The construction of masculinity in post-9/11 literary narratives.

Date of Award


Document Type



College of Liberal Arts

Degree Name

Bachelor in Arts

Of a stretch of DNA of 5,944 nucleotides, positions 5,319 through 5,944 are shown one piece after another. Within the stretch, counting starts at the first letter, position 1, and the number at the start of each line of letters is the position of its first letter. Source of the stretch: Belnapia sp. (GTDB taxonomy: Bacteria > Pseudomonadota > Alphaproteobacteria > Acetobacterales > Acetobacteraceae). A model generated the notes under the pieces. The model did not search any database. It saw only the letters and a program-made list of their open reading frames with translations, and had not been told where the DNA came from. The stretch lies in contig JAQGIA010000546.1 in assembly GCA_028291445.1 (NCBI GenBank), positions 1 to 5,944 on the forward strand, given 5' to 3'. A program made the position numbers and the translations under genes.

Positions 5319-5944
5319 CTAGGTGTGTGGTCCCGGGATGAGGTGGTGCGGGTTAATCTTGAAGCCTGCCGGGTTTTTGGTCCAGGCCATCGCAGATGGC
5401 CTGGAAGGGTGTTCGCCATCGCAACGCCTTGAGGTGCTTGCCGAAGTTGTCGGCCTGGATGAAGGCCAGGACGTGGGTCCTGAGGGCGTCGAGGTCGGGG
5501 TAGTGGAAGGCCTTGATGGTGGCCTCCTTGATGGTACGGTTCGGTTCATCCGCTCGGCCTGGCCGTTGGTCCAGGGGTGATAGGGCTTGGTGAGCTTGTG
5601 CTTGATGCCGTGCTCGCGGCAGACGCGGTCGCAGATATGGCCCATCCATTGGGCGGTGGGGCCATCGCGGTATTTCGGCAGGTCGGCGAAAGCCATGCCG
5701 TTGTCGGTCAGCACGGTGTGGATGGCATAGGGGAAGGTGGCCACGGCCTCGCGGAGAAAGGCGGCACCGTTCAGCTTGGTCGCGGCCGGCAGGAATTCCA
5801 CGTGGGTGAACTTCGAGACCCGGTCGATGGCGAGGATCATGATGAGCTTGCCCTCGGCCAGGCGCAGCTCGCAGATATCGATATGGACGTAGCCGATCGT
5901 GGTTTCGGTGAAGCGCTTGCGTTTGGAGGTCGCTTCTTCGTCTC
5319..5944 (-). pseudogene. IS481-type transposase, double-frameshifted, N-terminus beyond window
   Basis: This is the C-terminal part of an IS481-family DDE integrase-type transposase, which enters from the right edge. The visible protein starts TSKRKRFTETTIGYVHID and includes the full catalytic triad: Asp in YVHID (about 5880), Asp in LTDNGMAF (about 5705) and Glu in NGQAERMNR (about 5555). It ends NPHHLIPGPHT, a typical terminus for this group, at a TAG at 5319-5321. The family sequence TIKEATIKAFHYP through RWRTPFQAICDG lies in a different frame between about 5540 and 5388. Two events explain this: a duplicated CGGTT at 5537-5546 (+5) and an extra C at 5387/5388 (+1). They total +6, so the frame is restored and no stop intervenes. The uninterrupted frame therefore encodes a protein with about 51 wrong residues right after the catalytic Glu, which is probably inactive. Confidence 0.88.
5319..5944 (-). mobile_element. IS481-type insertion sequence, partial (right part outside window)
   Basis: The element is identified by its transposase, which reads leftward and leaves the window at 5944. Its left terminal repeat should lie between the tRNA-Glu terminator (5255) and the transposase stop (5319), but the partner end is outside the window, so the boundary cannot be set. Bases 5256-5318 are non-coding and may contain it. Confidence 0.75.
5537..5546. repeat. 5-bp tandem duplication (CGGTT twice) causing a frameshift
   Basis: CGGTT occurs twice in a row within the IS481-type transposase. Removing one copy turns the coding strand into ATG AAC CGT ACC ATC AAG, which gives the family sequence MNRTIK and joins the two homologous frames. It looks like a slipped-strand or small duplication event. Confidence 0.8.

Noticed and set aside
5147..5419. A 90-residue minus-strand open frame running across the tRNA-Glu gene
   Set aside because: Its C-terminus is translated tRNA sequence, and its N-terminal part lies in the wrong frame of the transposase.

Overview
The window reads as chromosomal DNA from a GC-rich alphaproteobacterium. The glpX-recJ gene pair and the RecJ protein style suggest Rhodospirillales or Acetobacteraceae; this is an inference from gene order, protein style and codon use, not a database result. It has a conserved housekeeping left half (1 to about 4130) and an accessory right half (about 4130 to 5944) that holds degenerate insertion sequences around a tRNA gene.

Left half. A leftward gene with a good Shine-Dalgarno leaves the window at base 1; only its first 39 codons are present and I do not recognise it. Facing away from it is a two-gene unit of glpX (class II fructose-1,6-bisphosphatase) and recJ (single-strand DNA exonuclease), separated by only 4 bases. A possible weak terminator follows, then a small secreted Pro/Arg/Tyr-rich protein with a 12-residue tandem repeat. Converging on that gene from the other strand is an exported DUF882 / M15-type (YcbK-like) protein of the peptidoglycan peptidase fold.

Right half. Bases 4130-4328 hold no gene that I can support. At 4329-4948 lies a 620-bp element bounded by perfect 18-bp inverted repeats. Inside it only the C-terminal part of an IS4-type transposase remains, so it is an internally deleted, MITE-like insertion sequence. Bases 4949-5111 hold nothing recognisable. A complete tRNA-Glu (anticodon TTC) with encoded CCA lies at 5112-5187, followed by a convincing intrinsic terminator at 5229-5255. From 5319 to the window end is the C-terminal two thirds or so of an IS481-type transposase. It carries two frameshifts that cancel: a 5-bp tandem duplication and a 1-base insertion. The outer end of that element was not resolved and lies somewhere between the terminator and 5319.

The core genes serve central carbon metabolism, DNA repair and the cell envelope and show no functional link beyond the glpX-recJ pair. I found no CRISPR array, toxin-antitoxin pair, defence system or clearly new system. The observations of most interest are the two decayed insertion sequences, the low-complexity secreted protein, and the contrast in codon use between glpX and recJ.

This thesis explores the construction of masculinity in four post-9/11 texts and examines how each of them does or does not fit into the category of a post-9/11 counternarrative, as defined by Don DeLillo and Thomas Bjerre. By analyzing Sid Jacobson and Ernie Colon's The 9/11 Report: A Graphic Adaptation, Don DeLillo's Falling Man, Mohsin Hamid's The Reluctant Fundamentalist, and John Updikes' Terrorist, this thesis attempts to better understand and critique how constructions of masculinity have the ability to interact with other discourses in the dominant culture: primarily misogynist gendered rhetoric and representations of men and women; notions of xenophobia and Islamophobia; and American patriotism. After the terrorist attacks on September 11th , 2001, a hegemonic narrative of the attacks was presented by the US government and the mainstream media that heavily censored the reality of the attacks. This narrative depended on a homogenized assumption of 'the other,' and fostered the emergence of a new hegemonic construction of mythic masculinity - the ordinary man. As the ordinary man rises to inhabit the hegemonic position post-9/11, the prior hegemonic construction of masculinity - business masculinity - falls from the hegemonic position with the destruction of the Twin Towers at the World Trade Center in New York.